NYC’s failure to create enough good schools is the problem, not segregation

The parents of 59 percent of black New York City elementary-school children opt out of their neighborhood school, aiming for a better one. That’s up from 38 percent a decade ago.

This damning statistic from last week’s New School study on school choice exposes the absurdity of new Chancellor Richard Carranza’s vow that “all students will be supported” as he aims to desegregate the system.

In all, the report notes, 40 percent of city kindergartners don’t attend the school they’re zoned for. A third go a fair distance “outside the community school district, usually toward higher-income neighborhoods.”

The study suggests this harms the schools these families are freed from by leaving them with reduced resources. In fact, that’s not how the funding formulas work. For example, the drop from 496 to 430 kids at PS 376 in Brooklyn, a school the researchers claim is harmed by choice, left it with an extra $3,400-plus per child.

And the kids who flee also win. Black elementary students wind up at schools with higher pass rates in both English (40 percent passing vs. 26 percent) and math (41 percent vs. 23 percent).

Yes, that’s only a marginal improvement — but that’s because the system simply doesn’t have enough good schools. Mayor de Blasio himself acknowledged the problem Thursday, addressing the controversy over desegregation plans: “If we try and solve the [diversity] problem without improving the schools, we actually will not be getting where we need to be.”

This is at the heart of the debate over the Upper West Side middle-school-diversity plan: No parent wants it “robbing” his or her child of the chance to go to a good school — and, as parent Jason Abramson told The Post, the district just doesn’t have enough good middle schools.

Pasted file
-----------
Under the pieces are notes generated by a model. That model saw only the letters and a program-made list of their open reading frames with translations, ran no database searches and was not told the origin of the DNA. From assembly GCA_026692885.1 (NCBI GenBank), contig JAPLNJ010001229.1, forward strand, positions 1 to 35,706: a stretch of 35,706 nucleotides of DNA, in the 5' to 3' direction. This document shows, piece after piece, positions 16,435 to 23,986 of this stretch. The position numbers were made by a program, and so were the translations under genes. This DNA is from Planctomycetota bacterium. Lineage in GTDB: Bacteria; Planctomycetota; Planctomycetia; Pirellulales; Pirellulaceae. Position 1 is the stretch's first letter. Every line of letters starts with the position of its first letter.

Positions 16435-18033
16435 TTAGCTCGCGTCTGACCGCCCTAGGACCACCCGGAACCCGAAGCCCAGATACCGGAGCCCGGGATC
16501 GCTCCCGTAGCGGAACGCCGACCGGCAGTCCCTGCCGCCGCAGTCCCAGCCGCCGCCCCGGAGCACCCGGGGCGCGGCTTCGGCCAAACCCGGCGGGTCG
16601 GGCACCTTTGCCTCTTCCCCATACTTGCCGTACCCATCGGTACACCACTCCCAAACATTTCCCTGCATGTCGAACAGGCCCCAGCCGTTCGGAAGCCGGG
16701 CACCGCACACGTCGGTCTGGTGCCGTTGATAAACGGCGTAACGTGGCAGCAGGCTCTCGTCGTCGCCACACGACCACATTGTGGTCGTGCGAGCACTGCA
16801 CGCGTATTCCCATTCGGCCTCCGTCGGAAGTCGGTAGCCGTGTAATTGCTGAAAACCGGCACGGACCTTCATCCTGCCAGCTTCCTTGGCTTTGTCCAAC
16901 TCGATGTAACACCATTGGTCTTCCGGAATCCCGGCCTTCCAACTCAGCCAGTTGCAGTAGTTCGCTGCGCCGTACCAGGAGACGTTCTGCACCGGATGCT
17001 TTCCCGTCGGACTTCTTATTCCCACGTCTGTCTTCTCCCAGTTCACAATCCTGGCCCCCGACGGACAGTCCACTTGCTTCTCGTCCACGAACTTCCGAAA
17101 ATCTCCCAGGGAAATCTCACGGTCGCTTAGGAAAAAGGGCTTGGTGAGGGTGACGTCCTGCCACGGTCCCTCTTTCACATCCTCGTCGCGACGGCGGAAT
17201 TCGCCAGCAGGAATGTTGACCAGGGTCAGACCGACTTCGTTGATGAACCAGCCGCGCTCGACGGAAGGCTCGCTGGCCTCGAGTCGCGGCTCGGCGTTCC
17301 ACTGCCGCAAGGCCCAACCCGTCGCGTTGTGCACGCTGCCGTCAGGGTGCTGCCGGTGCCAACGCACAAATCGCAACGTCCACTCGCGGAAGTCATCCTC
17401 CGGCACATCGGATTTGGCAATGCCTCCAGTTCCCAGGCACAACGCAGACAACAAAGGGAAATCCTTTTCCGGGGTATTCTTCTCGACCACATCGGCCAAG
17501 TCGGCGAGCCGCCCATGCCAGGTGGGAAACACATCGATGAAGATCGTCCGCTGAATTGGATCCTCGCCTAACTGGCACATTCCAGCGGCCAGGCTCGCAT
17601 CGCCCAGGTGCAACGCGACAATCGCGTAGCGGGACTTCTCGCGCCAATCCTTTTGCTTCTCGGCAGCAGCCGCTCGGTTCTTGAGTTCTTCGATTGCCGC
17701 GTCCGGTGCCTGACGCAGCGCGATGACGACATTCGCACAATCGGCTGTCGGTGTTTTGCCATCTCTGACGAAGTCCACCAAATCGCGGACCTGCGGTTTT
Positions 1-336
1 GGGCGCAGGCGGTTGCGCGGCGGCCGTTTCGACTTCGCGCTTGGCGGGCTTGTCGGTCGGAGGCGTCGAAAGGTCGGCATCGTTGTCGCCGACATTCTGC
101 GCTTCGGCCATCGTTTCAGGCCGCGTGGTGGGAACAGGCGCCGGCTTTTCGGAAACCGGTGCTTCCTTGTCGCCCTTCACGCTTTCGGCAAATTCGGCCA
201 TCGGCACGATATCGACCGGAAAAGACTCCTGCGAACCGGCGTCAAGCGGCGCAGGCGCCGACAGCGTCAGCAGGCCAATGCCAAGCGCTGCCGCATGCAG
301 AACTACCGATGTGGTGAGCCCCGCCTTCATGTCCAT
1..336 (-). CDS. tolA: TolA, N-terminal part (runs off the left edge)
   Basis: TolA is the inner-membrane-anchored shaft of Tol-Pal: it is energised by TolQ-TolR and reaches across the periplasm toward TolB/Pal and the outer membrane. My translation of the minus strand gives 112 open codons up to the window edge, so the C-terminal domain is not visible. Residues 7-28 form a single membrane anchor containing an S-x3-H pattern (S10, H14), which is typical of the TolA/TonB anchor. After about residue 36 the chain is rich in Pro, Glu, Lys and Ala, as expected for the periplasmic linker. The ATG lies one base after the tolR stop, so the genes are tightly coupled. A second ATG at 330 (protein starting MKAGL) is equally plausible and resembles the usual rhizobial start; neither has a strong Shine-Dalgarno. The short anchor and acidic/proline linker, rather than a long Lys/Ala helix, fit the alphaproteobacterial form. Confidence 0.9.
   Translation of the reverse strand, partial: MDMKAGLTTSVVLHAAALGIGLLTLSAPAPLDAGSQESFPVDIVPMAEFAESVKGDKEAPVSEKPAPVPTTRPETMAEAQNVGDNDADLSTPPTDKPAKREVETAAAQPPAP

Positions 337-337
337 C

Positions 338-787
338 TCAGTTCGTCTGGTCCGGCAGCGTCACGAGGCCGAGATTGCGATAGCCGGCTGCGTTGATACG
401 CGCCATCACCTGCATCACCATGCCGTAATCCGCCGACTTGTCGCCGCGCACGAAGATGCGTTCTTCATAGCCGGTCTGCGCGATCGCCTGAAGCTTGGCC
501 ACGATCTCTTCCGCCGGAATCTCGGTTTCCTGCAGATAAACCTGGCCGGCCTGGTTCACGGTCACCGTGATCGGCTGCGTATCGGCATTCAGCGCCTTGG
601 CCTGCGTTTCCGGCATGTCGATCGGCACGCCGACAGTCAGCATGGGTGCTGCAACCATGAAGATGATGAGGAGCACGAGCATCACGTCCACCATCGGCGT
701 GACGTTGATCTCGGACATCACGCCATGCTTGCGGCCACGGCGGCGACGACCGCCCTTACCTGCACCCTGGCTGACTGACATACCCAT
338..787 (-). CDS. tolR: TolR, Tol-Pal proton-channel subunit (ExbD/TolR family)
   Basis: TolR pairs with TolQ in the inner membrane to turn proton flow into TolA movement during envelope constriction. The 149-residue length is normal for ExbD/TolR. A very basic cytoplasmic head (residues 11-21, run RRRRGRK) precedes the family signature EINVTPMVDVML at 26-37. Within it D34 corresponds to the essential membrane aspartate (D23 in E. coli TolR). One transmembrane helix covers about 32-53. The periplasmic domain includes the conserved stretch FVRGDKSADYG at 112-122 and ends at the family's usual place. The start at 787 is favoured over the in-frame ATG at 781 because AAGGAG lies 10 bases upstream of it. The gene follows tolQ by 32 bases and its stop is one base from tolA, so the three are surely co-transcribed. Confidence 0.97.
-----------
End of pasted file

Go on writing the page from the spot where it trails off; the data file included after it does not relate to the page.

That’s the real bottom line here: There’s a vast demand for good schools — across all races, ethnicities and income levels — that the system just can’t meet.

At least not without truly radical change — which is what Marc Tucker, president of the National Center on Education and the Economy, is now arguing school systems across America need: Tinkering with programs simply doesn’t work.

Of course, a wholesale rethinking is what charter schools try to do — and it’s no coincidence that so many parents opting out of their zoned school choose a charter, or that nearly 50,000 city kids now sit on wait lists, hoping a charter seat opens up.

Which makes it all the more ironic, and despicable, that de Blasio continues to do his best to stop charters from growing — even denying them the use of city classroom space that the regular public schools aren’t using.

The mayor said Thursday that he wants “more diverse classrooms that are high-quality” and that parents will want their children to attend. By far the biggest step he could take toward delivering on this would be to stop fighting the people who are delivering just that kind of classroom.

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